Now, I'm sure you are going to say the God works through science, but that would be saying that people today are more valuable and worthy than those who lived before the scientific age. The knowledge and skills accrued through science have ended an immense amount of human suffering.

A person cured of cancer today would have been left to suffer a horrific, painful death in past centuries--with NO supernatural interference from a "loving God". Sad facts.

mastertangler
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04/20/2018 11:25AM
Arrrrgh! Dele I am not saying there is a conspiracy of scientist to mislead the public.

What I am saying, as per Climate Change, is there are outside pressures for scientists to A) either arrive at politically correct narratives or, B) suppression of dissenting voices.

As per scenario A) when the government is supplying hundreds of thousands of dollars in the form of grants (as well as other sources) to study global warming and climate change there is considerable pressure brought to bear to find affirmative and conclusive results.

B ) As per pressure brought to bear on not only scientists, but politicians, professors and ordinary folks who are skeptical of climate change is unrelenting and intolerant. The movement is completely intolerant of dissenting voices. It seeks to silence those who are skeptical and in particular are the scientists on whose affirmation the entire Climate Change scenario is hanging upon. They particularly, have a target painted on them should they decide to publicly espouse their doubts. I applaud those scientists whose first allegiance is to the science and are able to bear up to the slings and arrows cast their way. There is actually a movement afoot to silence "climate deniers" and treat is as a crime. Hows that for open minded tolerance?

Climate change deniers should be a crime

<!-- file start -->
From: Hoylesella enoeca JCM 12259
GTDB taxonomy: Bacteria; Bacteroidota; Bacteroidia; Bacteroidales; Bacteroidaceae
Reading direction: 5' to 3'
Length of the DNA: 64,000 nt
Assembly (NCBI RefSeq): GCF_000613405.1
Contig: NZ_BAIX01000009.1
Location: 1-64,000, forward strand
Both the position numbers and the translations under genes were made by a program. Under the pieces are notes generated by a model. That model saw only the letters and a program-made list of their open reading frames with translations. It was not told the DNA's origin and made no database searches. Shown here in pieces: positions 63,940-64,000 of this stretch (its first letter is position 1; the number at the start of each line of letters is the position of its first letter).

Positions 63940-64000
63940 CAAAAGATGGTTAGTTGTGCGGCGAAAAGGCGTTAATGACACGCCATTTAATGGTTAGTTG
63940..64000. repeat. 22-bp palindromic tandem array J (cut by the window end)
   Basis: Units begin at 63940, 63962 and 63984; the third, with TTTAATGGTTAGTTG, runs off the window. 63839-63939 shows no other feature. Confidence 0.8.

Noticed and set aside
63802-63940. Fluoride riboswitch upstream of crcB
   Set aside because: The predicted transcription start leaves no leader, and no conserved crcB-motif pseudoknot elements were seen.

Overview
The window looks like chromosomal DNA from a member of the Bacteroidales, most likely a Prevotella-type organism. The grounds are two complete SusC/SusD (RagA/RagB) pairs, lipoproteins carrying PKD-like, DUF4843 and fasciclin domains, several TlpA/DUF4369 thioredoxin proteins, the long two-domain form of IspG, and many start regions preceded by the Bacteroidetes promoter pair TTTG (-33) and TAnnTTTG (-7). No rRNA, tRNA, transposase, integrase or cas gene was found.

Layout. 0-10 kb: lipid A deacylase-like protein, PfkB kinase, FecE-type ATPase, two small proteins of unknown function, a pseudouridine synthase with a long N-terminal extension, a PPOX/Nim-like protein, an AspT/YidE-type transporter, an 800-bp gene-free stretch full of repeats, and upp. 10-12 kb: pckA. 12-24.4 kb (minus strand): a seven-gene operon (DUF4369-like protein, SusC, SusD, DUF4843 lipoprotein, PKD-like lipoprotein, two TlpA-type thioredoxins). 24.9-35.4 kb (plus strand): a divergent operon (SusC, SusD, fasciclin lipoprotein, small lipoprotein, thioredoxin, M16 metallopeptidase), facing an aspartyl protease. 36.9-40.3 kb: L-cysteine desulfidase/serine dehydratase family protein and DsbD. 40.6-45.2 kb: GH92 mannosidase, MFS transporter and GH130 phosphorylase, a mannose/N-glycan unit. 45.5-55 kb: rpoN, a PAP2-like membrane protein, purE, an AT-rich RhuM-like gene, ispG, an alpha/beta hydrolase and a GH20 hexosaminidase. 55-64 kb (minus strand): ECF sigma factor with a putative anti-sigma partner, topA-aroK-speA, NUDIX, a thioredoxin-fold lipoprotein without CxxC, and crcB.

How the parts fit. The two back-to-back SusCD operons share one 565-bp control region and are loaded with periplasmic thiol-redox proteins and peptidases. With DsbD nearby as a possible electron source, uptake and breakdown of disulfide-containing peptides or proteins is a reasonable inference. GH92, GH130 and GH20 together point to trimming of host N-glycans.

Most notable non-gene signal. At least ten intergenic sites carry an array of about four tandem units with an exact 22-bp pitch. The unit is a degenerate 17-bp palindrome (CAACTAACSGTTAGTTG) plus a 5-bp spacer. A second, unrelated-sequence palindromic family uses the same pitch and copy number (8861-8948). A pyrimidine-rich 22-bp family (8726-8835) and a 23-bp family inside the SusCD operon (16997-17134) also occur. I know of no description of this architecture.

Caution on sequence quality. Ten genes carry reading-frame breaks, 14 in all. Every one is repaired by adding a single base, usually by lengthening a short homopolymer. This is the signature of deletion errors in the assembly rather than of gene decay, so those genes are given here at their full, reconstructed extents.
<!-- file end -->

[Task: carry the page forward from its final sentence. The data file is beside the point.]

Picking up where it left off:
missmolly
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04/20/2018 11:30AM
arctic: "missmolly: "ellahallely: " Here's the trend in Minnesota: "About 39% of utility-scale electricity generation in Minnesota came from coal-fired electric power plants in 2017, down from 49% in 2014."



...and that's a good thing. I hope we all agree. Sure wish we could get more hydro with all the water in this state."




Well, you and I sure agree. I don't know about Arctic, though. I'm guessing that guy thinks Minnesota should burn old tires. "



Just tires? How about green-treated lumber, old computers, railroad ties, and fast-food grease? "


LOL...really!
missmolly
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04/20/2018 11:31AM
arctic: "mastertangler: "And in fact, if the teachings of Christ were followed (love your neighbor as yourself) the world would be a paradise. Mythologies don't heal scars before your eyes, rather it is the power of God. One has only to look outside to recognize that there is a designer and therefore will be without excuse. "


Listen, I have no problem with Christ, but knowing how Christianity was shaped in the centuries after his death, I've yet to see ANY evidence of the supernatural. And, as I've said before, the rules stated in the Ten Commandments are fairly universal across cultures and religions. Certainly, they are far older.